If you're in debt, you may not want to acknowledge that. Maybe you've ignored advice or invested badly, and you may not want your children to know that, either.

Or maybe, you've done everything right and have all your paperwork in order. You plan to share that information in good time.

Here’s the thing: Your children need to know. As you get older and less able to care for yourself, your roles reverse. It's your children who become the caretakers. They have a right to know if you've taken steps to protect yourself financially.

The questions adult children may want to ask are:

  • "Do you have a lot of debt?"
  • "Who have you assigned to have the financial power of attorney?" 
  • "Do you have long-term care insurance?"
  • "Do you have a living will?"

Something they probably will not ask is: What are your wishes should you pass away? You may not know the answer to this question, either.

Think about it. The last thing you want your children to worry about is how best to honor your wishes when you do pass away.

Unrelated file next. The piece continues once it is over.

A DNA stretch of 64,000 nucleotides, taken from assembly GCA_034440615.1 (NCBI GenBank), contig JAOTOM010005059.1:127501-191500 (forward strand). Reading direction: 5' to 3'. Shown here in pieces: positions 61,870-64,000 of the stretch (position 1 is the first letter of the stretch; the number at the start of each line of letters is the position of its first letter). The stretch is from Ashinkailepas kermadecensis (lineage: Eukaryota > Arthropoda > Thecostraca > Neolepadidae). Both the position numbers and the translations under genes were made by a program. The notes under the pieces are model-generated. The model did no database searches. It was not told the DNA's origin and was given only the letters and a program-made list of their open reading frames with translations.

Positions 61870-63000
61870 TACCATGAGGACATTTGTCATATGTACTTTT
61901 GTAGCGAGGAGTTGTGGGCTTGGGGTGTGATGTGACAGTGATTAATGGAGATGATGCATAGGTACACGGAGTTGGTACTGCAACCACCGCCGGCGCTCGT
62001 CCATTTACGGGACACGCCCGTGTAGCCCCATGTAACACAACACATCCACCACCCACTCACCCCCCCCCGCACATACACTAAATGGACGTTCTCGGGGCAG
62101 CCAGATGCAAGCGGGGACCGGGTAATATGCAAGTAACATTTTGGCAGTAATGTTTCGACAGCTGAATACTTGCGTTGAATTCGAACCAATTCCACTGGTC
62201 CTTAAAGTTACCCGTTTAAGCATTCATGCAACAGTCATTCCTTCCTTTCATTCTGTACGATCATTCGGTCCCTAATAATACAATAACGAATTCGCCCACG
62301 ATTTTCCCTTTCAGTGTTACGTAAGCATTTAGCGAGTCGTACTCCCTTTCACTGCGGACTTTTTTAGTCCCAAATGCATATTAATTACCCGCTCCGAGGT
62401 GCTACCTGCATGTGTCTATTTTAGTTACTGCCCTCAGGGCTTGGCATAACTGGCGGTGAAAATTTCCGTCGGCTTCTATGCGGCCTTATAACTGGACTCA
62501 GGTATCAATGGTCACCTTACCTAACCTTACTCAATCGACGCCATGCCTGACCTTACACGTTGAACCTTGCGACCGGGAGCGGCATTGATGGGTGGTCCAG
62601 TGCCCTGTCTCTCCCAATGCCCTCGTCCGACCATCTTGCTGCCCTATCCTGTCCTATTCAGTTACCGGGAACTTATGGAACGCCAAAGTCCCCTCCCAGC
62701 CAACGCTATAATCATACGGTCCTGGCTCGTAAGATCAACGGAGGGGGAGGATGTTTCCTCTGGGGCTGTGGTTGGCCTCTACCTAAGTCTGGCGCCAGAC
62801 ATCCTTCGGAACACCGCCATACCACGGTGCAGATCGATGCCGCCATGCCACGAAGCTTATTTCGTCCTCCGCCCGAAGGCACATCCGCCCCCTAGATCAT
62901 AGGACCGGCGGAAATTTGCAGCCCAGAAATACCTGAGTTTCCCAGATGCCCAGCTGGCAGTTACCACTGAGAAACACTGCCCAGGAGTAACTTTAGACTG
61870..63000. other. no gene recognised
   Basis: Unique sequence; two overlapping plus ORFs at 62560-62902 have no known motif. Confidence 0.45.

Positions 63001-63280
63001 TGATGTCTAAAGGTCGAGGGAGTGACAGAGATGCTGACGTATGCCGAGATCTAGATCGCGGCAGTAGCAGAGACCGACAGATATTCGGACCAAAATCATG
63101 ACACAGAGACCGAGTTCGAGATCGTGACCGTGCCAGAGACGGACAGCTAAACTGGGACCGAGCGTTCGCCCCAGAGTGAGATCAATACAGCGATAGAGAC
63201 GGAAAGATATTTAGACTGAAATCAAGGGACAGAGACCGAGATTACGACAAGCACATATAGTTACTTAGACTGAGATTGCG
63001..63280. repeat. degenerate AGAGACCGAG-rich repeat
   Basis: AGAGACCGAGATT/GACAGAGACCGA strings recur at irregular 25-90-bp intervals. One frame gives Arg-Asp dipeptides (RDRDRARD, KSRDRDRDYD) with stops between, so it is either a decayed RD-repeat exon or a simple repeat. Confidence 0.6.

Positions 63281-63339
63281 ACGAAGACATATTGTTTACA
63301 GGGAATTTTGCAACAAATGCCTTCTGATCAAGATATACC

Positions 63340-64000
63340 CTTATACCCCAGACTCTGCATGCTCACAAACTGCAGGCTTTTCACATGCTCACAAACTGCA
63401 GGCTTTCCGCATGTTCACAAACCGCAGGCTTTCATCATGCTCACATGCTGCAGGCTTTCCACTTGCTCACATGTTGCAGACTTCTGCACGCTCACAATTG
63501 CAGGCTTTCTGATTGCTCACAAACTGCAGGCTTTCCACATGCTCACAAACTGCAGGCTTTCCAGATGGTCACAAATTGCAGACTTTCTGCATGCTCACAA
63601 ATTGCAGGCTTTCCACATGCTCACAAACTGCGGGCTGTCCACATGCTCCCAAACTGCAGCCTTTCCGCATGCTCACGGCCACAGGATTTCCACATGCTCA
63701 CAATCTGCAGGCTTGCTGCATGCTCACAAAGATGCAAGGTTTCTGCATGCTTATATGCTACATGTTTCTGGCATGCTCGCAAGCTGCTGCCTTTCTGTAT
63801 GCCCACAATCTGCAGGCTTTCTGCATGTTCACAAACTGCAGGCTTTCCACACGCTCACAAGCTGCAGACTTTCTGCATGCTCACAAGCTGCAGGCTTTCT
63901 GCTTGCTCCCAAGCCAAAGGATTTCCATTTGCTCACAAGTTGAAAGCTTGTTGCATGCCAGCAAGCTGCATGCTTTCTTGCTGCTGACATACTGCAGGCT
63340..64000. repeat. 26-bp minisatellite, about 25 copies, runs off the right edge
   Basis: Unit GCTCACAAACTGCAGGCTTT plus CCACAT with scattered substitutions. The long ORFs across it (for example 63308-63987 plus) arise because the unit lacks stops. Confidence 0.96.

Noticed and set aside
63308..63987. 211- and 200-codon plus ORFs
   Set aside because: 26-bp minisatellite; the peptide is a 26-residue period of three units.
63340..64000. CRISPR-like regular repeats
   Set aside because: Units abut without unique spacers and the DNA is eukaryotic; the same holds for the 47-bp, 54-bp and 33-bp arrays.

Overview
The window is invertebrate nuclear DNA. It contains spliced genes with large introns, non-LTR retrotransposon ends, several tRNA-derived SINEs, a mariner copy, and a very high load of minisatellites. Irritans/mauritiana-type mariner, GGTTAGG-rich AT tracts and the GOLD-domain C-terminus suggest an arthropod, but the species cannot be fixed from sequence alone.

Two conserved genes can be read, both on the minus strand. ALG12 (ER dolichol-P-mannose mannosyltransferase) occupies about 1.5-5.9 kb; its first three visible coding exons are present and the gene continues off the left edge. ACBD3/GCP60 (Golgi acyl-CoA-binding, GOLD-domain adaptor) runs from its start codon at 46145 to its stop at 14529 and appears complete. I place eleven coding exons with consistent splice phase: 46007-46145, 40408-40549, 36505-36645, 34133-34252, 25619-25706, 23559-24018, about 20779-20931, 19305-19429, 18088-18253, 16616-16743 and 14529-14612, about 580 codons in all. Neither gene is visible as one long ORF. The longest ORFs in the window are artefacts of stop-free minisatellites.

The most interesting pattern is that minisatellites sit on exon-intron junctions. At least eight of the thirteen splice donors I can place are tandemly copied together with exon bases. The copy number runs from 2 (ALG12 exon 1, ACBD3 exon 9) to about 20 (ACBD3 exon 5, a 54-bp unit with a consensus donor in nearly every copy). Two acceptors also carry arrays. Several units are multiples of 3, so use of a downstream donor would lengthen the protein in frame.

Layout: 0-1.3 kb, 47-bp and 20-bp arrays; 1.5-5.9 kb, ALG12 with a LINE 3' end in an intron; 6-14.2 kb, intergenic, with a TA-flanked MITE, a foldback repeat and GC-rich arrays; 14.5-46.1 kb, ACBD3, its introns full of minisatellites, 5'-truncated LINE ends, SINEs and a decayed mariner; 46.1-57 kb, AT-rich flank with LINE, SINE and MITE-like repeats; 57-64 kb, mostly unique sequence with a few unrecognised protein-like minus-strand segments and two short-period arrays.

Do yourself — and them — a favor, and write your wishes down. Give that information to your attorney to keep with your will.

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Doing this allows you all to feel more in control.

Give your children peace of mind by providing them the answers to these questions. If you don’t have answers, let them work with you to figure them out.

Both you and your children will feel more in control. They won’t worry as much, because they'll know what to do when the time comes.

Now that you know it’s necessary to have these difficult conversations, how exactly do you make this happen? As I said earlier, my mother would not have sat still for one minute. She would have silenced me with a look and walked out of the room.

Times have changed, people are living longer, and you share more with your children. But these are still difficult conversations for anyone of any age.

Start by preparing yourself.

As a parent, you can start from a place of understanding. Your children want to know you're safe and cared for. You can allow yourself to be vulnerable and answer your children’s questions honestly.

As a child, you can start by preparing your parents. Try not to dive into a sensitive topic.